Radical reform in short bursts is better than trying to govern forever.
BASED upon Hemingway's travels through France and Spain, the largely American cast of The Sun Also Rises are emblematic of the disillusioned Lost Generation, those irreversibly damaged physically and mentally by the horrors of World War I. Paradoxically, Hemingway portrayed this generation as remarkably resilient.
Labor circa 2012 strikes me as Australian politics' Lost Generation.
Metaphorically speaking, the party's indulgences (February's leadership showdown), penchant for self-exile (the Napoleonic Rudd), public displays of existential angst (hard man Anthony Albanese shedding tears) and frequent aimlessness are eerily similar. Yet even her fiercest critics acknowledge that Julia Gillard "won't lie down and die".
Just as the Great War scarred much of humanity, so too Labor's Lost Generation was psychologically maimed by its long period in opposition (1996-2007). As John Howard proceeded to win election after election, Labor strategists lost their nerve and their heads.
In 2003 Simon Crean became the first Labor leader to be denied the chance to fight an election. His successor, Mark Latham, lasted just over a year before resigning. Kim Beazley was dispatched by his colleagues in favour of the Rudd/Gillard dream team during late 2006. This was despite the fact that Beazley Labor's primary vote hovered around 40 per cent for most of 2006.
Crucially, following the 2001 "Tampa" election, Labor accepted the conservative meme that the electorate was irredeemably Tory.
According to this apocryphal tale, McMansion-dwelling "battlers" salivated over Howard's breakfast talkback radio appearances and woke in cold sweats fretting over asylum seekers.
Enter stage right, Kevin 07, the loveable nerd who won our electoral hearts.
Yet Labor's most debilitating psychological ailment, developed early in the life of the Rudd administration, was the belief that only a long-term government along the lines of Howard's (or the Hawke-Keating 13-year stint) could be regarded as a political success. Thus maintaining a commanding position in the polls with an eye to the next election trumped selling policies or establishing effective governing processes.
Rudd is gone but Labor's polling obsession remains. Last week's Newspoll (the ALP's primary vote stood at a three-month high) and Monday's Age/Nielsen poll (Labor's lowest-ever result) saw Labor MPs ride an emotional rollercoaster. Groundhog Day-like, senior ministers declared their support for Gillard following the subsequent leadership speculation.
Even countenancing changing leaders arguably demonstrates that Labor cannot govern itself and therefore cannot govern the nation. Nihilistic chatter about the leadership must end. More importantly, Labor MPs ought to face the inconvenient truth that a third term in office might be undesirable. Perhaps two terms is sufficient.
It's not popular to mount this case in Labor circles but a social democratic party needs to be psychologically prepared to spend much of its time out of office, bringing about radical reform in short bursts rather than seeking to govern in perpetuity. As Labor speechwriter Dennis Glover has written: "The more effort you expend trying to stay in power, the less effort you expend trying to change the world."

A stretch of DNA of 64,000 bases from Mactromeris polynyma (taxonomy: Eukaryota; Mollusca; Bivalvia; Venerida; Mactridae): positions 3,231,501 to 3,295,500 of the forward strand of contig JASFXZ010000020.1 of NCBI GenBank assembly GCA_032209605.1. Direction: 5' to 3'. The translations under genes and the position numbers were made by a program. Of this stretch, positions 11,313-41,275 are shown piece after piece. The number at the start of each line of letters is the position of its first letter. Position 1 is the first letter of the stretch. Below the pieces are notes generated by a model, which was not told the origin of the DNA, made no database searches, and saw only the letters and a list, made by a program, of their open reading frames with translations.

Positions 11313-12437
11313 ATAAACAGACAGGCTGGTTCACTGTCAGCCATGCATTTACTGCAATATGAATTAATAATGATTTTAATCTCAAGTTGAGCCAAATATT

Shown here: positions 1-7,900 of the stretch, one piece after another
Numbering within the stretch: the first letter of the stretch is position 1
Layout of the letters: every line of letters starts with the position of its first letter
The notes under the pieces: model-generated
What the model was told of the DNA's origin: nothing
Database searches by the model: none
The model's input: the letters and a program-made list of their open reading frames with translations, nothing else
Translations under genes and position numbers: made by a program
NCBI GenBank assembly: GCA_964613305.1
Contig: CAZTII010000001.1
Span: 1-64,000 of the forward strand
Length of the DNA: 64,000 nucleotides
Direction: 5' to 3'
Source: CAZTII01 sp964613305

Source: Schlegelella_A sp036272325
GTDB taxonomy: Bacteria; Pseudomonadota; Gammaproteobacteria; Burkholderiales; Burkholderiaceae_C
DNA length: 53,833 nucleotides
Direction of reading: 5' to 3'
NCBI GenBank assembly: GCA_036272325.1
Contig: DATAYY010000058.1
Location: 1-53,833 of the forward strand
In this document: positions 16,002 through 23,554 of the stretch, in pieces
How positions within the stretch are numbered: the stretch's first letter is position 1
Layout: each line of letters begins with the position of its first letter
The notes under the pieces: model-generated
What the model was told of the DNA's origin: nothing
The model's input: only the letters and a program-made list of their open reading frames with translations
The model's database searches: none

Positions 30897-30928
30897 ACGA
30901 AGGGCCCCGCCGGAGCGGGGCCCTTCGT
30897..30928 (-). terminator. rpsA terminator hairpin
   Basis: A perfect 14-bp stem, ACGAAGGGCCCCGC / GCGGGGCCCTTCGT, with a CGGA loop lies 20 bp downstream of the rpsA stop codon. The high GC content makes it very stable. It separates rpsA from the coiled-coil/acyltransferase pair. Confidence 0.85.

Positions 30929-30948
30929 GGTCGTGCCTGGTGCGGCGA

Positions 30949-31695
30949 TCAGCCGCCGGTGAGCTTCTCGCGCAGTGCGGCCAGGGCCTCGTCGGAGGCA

Arguably, the best Labor administrations have implemented sweeping reforms within a relatively short time. Andrew Fisher's 1910-13 term established the Commonwealth Bank of Australia, extended compulsory arbitration, introduced a maternity allowance and created an Australian navy. Ben Chifley's 1945-49 administrations developed a bold program of postwar reconstruction hallmarked by a vastly expanded welfare state.
In less than three years Gough Whitlam's "crash or crash through" government buried White Australia, established a universal national health scheme known as Medibank, pursued Aboriginal land rights and abolished university fees. Most of the crucial Hawke-Keating economic reforms came early in that era. Even Keating's "fag end" prime ministership brought compulsory superannuation and Native Title legislation.
Had Labor lost power in 2010 after just three short years, the Rudd-Gillard government would still have been able to boast of having saved Australia from recession during the global financial crisis, pumped billions of dollars into our schools, established the national broadband network, cremated WorkChoices, and apologised to the stolen generations.
Yet Gillard's beleaguered minority government remains frightened of an electorate that it suspects of being obsessed with material self-interest and disproportionately worried about asylum seekers.
And instead of spending its time changing the world shaping debate and opinions Labor is all too often paralysed by a fear of losing office.
There are some signs that Gillard understands the "govern less, do more" caper. Yet even now significant reforms most significantly implementing the Gonski report's recommendations are talked of as third-term issues. Gillard's carbon pricing scheme has become her Lord Voldemort the policy that must not be named.
This talented if flawed generation of Labor men and women could suffer the same tragic fate as Hemingway's Jake and Lady Brett: sadly lamenting what could have been.
Nick Dyrenfurth is a lecturer at the National Centre for Australian Studies at Monash University and is the author or editor of several books on Labor politics.